The remediation of beaches contaminated with oil includes the application of surfactants and/or the application of amendments to enhance oil biodegradation (i.e., bioremediation). This study focused on evaluating the practicability of the high pressure injection (HPI) of dissolved chemicals into the subsurface of a lentic Alaskan beach subjected to a 5 m tidal range. A conservative tracer, lithium, in a lithium bromide (LiBr) solution, was injected into the beach at 1.0 m depth near the mid-tide line. The flow rate was varied between 1.0 and 1.5 L/min, and the resulting injection pressure varied between 3 m and 6 m of water. The concentration of the injected tracer was measured from four surrounding monitoring wells at multiple depths. The HPI associated with a flow rate of 1.5 L/min resulted in a Darcy flux in the cross-shore direction at 1.15 × 10−5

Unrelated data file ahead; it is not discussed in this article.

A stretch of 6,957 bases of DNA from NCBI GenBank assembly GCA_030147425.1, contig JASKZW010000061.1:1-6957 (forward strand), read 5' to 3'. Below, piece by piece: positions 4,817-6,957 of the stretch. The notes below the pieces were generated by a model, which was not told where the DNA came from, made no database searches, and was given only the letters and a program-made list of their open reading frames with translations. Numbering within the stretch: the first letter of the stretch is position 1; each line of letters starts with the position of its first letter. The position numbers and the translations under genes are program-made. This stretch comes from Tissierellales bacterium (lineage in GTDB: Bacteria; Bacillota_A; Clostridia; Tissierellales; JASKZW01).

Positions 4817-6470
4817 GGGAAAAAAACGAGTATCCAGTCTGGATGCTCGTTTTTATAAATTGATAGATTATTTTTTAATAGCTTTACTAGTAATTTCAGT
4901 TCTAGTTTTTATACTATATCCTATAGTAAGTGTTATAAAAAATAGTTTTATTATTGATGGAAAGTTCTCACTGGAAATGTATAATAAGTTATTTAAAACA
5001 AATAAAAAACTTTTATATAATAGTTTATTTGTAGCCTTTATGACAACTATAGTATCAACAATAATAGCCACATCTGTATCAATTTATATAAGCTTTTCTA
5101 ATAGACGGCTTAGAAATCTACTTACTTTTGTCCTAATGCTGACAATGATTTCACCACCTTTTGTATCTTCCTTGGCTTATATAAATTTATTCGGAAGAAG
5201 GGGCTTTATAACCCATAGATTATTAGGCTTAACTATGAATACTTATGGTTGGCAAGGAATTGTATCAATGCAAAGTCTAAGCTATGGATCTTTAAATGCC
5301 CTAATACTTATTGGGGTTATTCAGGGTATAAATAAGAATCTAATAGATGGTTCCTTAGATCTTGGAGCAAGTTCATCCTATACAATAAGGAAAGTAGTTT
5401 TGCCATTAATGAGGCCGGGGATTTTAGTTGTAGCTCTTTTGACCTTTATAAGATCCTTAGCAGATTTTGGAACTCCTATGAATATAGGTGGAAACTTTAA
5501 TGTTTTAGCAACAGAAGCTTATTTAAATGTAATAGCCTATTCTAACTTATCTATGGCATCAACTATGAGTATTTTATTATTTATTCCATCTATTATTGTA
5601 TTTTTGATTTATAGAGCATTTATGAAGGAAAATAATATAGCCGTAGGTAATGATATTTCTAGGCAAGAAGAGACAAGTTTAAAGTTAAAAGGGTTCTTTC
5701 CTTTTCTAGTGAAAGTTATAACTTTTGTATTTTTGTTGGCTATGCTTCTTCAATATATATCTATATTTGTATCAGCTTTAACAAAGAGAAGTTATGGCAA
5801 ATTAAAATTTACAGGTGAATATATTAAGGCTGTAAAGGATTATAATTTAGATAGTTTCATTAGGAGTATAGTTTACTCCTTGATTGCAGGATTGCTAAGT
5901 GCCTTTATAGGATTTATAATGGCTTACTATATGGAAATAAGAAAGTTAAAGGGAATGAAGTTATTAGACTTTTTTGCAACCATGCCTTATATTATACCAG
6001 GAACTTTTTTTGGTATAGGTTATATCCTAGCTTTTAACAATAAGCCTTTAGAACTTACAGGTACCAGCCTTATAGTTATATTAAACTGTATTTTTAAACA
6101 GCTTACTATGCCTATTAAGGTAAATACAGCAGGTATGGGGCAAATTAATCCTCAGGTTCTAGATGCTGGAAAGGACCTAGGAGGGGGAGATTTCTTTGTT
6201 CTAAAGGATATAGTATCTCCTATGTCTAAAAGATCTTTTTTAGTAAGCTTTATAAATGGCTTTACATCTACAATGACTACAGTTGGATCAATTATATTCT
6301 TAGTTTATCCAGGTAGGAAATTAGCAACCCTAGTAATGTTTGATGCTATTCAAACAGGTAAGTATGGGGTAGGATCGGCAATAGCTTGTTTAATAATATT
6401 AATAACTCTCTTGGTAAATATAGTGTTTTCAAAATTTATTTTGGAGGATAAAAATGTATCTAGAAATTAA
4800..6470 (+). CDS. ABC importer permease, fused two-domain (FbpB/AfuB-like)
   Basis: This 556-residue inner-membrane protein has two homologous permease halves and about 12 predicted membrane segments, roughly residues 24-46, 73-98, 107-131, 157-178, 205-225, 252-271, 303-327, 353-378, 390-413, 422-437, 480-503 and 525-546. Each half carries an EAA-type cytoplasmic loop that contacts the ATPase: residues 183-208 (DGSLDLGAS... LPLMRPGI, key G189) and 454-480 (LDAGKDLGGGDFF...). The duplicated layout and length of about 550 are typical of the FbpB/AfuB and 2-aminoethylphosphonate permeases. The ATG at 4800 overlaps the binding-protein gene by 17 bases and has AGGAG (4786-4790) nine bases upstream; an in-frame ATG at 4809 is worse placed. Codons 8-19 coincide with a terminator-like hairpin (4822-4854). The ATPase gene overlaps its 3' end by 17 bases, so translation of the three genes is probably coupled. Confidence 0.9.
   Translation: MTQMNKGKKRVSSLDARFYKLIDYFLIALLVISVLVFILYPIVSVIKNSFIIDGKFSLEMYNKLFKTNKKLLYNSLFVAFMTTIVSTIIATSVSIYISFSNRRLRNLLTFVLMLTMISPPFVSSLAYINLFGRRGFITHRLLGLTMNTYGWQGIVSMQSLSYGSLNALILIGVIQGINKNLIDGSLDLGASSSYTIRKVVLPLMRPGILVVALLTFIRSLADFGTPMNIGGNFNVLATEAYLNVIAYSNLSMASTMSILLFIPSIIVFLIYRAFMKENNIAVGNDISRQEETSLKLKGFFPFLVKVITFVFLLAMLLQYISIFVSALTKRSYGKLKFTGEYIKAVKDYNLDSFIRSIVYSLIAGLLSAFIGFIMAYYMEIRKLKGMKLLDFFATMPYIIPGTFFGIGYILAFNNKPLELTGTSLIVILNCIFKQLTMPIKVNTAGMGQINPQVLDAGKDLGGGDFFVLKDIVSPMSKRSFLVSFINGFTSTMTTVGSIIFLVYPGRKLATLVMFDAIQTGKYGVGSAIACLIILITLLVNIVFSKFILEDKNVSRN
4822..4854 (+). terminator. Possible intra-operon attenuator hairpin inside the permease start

m/s compared to that of 7.5 × 10−6
m/s under normal conditions. The HPI, thus, enhanced the hydraulic conveyance of the beach. The results revealed that the tracer plume dispersed an area of ~12 m2
within 24 h. These results suggest that deep injection of solutions into a gravel beach is a viable approach for remediating beaches.
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